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  • A Re-Visioning of Boundaries in Professional Helping Relationships: Exploring Other Metaphors.Wendy Austin, Vangie Bergum, Simon Nuttgens & Cindy Peternelj-Taylor - 2006 - Ethics and Behavior 16 (2):77 – 94.
    There are many ethical issues arising for practitioners in what are termed the boundaries of professional helping relationships. In this article, the authors argue that the boundary metaphor is not sufficient for conceptualizing these ethical issues and propose that alternative metaphors be considered. The use of a different metaphor might allow practitioners to re-vision the relationship issues in a more realistic, richer, and holistic way. Those explored here include highway, bridge, and territory. For the authors, it is territory that seems (...)
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  • Failures of Imagination: Stuck and Out of Luck in the American Metropolis.Robert Kirkman - 2008 - Ethics, Place and Environment 11 (1):17 – 32.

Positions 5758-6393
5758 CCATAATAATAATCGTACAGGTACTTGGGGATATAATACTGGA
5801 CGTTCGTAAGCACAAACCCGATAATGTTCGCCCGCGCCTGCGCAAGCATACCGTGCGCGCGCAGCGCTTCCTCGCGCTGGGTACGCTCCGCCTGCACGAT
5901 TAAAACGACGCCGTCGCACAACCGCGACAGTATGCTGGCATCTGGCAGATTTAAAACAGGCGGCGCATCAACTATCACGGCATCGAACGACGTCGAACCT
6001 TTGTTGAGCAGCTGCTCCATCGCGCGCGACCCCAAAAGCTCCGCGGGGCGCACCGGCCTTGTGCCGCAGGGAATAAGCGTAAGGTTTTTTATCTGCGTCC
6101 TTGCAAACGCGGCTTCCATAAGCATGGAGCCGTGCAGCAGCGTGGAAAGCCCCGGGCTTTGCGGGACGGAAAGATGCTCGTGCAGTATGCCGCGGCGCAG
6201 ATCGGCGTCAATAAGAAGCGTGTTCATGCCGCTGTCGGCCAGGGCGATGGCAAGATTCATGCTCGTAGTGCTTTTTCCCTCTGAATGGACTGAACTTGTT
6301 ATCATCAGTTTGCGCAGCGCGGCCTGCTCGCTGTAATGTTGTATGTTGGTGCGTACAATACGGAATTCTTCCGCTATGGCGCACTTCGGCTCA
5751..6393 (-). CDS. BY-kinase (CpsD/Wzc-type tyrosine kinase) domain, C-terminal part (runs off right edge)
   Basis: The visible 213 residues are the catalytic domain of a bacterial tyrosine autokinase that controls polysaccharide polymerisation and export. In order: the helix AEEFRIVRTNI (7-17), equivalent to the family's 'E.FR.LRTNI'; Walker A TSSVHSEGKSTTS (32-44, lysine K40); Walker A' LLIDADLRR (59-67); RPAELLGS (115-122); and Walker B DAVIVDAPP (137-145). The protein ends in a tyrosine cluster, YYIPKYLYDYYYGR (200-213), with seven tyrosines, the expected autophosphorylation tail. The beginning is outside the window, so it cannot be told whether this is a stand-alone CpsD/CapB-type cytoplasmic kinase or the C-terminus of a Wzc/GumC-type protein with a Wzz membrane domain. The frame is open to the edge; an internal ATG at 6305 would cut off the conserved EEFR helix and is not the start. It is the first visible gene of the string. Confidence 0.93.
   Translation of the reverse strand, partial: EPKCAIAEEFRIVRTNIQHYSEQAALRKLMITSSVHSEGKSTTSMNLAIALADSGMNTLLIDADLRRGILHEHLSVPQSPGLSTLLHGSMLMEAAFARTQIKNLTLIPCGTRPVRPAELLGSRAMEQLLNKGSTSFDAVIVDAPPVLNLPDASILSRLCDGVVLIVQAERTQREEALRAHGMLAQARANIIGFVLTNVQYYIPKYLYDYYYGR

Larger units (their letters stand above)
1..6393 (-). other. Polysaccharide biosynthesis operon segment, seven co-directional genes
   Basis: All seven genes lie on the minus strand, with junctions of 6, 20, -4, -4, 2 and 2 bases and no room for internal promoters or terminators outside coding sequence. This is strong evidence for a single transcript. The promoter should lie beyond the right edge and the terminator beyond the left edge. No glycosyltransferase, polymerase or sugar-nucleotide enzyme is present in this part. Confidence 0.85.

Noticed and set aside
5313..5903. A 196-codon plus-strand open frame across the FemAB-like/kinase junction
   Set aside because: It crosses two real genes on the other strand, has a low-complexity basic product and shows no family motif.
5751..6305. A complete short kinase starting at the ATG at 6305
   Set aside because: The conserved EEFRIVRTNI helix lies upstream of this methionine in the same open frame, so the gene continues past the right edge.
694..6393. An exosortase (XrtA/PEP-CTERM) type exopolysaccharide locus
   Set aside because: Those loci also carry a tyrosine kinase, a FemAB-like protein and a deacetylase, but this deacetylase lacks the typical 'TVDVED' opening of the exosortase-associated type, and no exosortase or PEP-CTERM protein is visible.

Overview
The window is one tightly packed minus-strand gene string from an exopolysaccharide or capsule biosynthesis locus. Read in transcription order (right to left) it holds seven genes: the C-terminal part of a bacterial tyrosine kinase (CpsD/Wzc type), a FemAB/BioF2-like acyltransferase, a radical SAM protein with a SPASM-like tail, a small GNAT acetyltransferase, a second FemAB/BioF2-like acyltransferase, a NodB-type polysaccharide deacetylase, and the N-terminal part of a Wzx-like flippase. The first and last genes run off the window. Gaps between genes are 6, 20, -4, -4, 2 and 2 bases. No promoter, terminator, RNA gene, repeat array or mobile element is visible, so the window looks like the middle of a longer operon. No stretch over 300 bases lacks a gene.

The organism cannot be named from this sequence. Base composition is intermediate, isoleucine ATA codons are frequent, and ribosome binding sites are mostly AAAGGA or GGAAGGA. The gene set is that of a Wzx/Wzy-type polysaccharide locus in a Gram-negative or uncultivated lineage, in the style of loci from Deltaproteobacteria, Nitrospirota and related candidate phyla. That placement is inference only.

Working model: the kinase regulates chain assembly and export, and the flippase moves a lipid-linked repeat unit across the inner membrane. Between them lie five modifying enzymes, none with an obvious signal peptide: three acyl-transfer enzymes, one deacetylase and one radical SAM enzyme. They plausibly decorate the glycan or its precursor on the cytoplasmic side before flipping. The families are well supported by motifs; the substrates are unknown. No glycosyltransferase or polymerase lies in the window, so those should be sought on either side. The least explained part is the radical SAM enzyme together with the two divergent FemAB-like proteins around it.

Ethical choice and action in the built environment are complicated by the fact that moral agents often get stuck as they pursue their goals. A common way of getting stuck has its roots in human cognition: the failure of moral imagination, which shows most clearly when moral agents stand on either side of a sharp cultural divide, like the traditional divide between city and suburb. Being stuck is akin to bad moral luck: it is a situation beyond the control of (...)
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  • Moral Analogies in Print: Emblematic Thinking in the Making of Early Modern Books.Paul F. Gehl - 2002 - Philosophica 70.
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  • Religion, Public Policy and Social Transformation in Southeast Asia: Managing Religious Diversity Vol. 1.Dicky Sofjan (ed.) - 2016 - Globethics.net.